It is preferable for the U.S. and EU to act together to bring stability to Kosovo. But waiting longer for a 27-member EU consensus is not a viable option and threatens to unravel the whole final status process. The decision process foreseen in UN Security Council resolution 1244 has been completed. The outcome is the Ahtisaari plan, which needs to be implemented. Neither the Russian veto nor Belgrade’s insistence on delay should be allowed to obstruct the international community’s decision on Kosovo.

December 10 should be the end of the status process, leading directly to a declaration by the U.S. and principal allies of their willingness to recognize Kosovo’s sovereignty provided it implements essential parts of the Ahtisaari plan. Washington, and as many European capitals as possible, need to find the foresight to begin planning for this scenario at the ministerial and head of state level in early this fall and the courage to act decisively in December. The USG should begin discussing alternative arrangements with its principal allies, in order to prevent prolonging, and likely deterioration, of the present unsatisfactory situation.

Source: Kosovo: Breaking the Deadlock by Daniel Serwer: USIPeace Briefing: U.S. Institute of Peace

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Thursday, September 13, 2007

Spring Break in Bosnia

The Hunting Party (formerly Spring Break in Bosnia) has been released in the States last week. The movie is based on a true story, though from the trailer it looks quite cheesy. Could it be that the reality is cheesy, too? has a rating of 7.8/10 from 157 voters.

If you believe the latest account by this ICTY official you are led to believe that the two dudes on spring break (the much more descriptive title for the movie) got much closer to getting Karadzic than NATO ever did. Russia, in line with its respect for international law and order, threatened if the arrest happened. US didn't want to disturb Russia. With only France left to fight for international justice. No, no, wait, France had to revenge the blood of its numerous peacekeepers killed thoughtlessly by Karadzic's soldiers.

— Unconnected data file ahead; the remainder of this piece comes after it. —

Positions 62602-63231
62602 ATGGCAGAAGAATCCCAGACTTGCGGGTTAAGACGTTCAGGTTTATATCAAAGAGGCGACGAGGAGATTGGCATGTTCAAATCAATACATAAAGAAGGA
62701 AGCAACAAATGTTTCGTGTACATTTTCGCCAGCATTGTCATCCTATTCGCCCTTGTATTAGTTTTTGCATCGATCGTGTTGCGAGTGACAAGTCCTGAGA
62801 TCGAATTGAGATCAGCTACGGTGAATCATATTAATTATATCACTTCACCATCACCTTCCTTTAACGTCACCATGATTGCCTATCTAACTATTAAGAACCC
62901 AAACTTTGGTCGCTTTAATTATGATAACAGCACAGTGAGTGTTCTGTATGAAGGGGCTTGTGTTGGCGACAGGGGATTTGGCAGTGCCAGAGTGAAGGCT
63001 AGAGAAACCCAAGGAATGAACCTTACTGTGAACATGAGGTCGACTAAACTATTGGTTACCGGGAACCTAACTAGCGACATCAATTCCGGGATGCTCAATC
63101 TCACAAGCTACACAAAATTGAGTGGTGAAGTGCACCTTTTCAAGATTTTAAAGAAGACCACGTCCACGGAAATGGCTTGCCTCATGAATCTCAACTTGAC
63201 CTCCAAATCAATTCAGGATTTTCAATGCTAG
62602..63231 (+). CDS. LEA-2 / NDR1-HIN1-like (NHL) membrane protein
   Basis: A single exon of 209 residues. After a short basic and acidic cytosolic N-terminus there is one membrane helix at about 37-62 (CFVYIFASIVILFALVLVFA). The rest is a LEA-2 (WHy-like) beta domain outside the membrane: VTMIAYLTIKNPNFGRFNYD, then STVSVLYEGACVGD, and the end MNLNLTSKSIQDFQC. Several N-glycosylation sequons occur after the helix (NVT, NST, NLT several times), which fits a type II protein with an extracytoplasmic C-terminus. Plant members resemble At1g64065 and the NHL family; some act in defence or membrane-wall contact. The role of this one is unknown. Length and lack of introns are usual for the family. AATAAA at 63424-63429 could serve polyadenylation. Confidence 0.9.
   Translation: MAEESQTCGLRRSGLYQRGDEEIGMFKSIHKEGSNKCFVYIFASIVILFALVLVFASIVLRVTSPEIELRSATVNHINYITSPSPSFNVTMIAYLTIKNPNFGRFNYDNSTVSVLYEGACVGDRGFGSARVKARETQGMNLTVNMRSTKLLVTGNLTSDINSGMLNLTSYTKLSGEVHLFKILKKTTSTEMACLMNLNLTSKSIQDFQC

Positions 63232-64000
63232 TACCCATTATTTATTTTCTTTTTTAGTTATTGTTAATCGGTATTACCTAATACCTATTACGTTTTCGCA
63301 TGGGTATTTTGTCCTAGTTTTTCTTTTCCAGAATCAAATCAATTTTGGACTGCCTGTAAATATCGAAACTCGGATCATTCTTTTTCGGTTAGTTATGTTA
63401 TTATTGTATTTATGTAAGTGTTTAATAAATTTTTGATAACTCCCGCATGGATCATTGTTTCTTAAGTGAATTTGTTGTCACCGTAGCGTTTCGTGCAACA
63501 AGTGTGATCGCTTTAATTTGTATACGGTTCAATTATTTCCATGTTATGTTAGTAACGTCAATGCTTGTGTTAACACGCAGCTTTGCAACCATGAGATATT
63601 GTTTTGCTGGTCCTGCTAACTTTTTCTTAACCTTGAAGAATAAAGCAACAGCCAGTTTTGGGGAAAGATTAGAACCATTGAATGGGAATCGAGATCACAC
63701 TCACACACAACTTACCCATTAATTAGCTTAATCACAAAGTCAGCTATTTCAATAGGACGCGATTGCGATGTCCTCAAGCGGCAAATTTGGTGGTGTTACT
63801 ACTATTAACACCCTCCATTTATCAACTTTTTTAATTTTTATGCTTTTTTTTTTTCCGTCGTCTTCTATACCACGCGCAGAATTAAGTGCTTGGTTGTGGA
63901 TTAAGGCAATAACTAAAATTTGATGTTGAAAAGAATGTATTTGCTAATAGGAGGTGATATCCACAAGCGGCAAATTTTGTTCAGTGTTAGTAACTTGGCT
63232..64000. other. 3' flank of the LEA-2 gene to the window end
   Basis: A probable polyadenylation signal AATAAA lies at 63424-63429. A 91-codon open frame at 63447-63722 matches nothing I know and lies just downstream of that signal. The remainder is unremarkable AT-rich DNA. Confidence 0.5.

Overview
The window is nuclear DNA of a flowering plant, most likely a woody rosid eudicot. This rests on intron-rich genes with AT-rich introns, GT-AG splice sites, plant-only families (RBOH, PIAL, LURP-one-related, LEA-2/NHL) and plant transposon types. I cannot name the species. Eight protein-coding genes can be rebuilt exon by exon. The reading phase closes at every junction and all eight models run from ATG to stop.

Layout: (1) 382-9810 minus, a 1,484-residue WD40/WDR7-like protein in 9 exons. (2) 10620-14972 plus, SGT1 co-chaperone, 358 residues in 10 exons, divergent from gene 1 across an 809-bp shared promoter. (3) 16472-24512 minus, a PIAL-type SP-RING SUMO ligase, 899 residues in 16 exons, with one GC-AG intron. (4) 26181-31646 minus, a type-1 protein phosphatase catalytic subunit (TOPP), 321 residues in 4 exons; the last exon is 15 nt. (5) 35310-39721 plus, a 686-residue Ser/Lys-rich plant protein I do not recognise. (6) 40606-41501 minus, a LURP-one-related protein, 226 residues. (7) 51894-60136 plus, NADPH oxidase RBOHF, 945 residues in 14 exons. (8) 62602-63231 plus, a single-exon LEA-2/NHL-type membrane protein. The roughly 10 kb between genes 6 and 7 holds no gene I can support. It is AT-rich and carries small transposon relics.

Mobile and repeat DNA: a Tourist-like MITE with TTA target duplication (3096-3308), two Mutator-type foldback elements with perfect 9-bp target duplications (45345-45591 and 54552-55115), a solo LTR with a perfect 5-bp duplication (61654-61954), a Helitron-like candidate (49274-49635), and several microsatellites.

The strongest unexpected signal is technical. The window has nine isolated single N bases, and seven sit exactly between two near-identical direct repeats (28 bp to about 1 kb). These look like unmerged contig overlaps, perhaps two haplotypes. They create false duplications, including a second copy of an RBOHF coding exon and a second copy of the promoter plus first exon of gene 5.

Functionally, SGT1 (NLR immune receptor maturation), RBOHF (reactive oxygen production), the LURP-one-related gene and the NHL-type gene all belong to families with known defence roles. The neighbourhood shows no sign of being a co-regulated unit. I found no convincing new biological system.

How can they find the world's most wanted war criminal when the C.I.A. can't? [by actually looking]

Sunday, September 09, 2007

BBC NEWS | The Reporters | Mark Mardell

We are at the point where everyone is threatening something: US, Russia, Kosovo, Serbia and even that "fearmongering" EU. Of these, EU is least worrying. 

I'm sure some of the EU members will be  surprised (pleasantly?) they were ignored once again on an important backyard issue.

Not that anyone is Kosovo will cry over it. Cyprus and Romania vetoing the fate of 2 million people? Nigga please!   

Protesting too much on Kosovo

"The more they talk about unity, the more suspicious I am," said a colleague as we left one of the news conferences at the end of this EU foreign ministers' meeting.

Source: BBC NEWS | The Reporters | Mark Mardell